email@example.com. We run a peer support service if you’d like to talk on the phone with someone affected by Parkinson’s who has faced similar issues to you. The service is free and confidential – ring the helpline to talk to someone about being matched with a volunteer.
Our helpline can also put you in touch with one of our local information and support workers, who provide one-to-one
information and support to anyone affected by Parkinson’s. They can also provide links to local groups and services.
Our website has information about your local support team and how to contact them at parkinsons.org. uk/localtoyou. You can find details of our local groups and your
nearest meeting at parkinsons. org.uk/localgroups. You can also visit parkinsons.org.uk/forum to speak with other people in a similar situation on our online discussion forum.
Information and guidance on
the Equality Act 2010
The Government Equalities Office has information and guidance on the Equality Act 2010 on its website.
Information and guidance on the Disability Discrimination Act 1995 in Northern Ireland
Equality Advisory Support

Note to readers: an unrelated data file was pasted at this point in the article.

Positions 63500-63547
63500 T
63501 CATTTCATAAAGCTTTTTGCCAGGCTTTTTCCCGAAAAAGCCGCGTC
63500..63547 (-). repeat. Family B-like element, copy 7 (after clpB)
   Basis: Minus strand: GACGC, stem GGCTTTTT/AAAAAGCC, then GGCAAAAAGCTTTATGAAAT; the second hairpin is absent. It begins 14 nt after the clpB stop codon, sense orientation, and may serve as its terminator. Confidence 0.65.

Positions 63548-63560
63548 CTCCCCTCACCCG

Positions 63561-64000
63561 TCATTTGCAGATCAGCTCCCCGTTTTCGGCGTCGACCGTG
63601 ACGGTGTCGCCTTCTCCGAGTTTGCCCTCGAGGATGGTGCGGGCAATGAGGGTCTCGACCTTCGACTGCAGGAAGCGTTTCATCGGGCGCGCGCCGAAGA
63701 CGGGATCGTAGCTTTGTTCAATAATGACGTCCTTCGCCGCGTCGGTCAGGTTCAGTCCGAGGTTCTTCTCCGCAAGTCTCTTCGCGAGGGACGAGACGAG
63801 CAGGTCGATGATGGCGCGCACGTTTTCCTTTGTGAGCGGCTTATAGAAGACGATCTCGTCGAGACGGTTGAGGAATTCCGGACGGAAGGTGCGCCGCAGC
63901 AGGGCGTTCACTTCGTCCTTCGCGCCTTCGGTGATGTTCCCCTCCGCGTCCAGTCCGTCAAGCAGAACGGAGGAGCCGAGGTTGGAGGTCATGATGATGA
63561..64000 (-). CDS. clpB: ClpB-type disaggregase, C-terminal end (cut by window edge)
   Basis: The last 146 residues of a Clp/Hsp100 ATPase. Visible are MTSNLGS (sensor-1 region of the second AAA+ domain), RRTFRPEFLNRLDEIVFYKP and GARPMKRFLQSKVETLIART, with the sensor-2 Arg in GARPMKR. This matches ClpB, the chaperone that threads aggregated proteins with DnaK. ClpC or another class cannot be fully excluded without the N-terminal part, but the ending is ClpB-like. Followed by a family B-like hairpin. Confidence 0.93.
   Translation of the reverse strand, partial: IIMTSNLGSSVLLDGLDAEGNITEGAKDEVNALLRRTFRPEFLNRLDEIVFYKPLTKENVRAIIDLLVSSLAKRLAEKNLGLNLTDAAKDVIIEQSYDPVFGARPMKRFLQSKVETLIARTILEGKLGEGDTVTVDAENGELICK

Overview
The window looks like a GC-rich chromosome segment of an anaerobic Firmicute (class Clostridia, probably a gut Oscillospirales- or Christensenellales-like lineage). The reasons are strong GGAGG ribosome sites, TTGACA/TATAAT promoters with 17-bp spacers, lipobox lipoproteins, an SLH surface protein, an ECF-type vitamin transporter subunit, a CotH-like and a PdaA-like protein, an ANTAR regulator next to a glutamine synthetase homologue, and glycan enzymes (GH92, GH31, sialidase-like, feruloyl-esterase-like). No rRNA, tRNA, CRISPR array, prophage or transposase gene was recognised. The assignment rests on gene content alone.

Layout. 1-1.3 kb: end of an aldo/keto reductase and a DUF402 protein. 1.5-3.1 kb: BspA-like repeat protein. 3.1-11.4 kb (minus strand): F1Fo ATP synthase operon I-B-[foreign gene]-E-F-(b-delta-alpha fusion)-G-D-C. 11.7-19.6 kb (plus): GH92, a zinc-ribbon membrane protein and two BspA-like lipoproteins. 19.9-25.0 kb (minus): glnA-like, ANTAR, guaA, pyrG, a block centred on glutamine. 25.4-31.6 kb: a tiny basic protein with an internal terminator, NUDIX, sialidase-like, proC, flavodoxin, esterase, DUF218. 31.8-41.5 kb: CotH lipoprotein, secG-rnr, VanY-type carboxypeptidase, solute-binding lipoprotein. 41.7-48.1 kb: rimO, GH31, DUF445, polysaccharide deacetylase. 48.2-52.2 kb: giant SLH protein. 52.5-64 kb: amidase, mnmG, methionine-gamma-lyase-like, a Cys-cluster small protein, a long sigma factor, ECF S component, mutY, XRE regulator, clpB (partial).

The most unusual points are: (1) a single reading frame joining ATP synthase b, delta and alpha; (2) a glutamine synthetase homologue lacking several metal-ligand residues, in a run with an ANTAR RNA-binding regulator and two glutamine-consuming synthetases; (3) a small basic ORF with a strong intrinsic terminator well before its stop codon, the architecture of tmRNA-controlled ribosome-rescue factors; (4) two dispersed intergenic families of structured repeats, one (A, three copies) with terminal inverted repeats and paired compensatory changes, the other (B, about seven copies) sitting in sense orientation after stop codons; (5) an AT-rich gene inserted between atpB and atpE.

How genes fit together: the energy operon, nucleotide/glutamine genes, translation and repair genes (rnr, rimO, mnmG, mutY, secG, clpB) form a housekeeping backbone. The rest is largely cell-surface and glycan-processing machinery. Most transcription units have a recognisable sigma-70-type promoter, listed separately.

The EASS helpline can provide information, advice and support on discrimination and human rights issues to people in England,
Scotland and Wales.
This can include advice about the Equality Act 2010 and how this applies you, what options you have in regards to resolving any issues at work and assisting you in finding local sources of support. The EASS does not provide legal advice.
0808 800 0082
Textphone: 0808 800 0084 www.equalityadvisoryservice.com
The Equality and Human
Equality Commission for
028 90 500 600
Textphone 028 90 500 589 firstname.lastname@example.org www.equalityni.org
Access to Work (For
England, Scotland and
London (for South East England and East England)
email@example.com 020 8426 3110
Textphone 020 8426 3133
Cardiff (for South West England, Wales, West Midlands and East Midlands)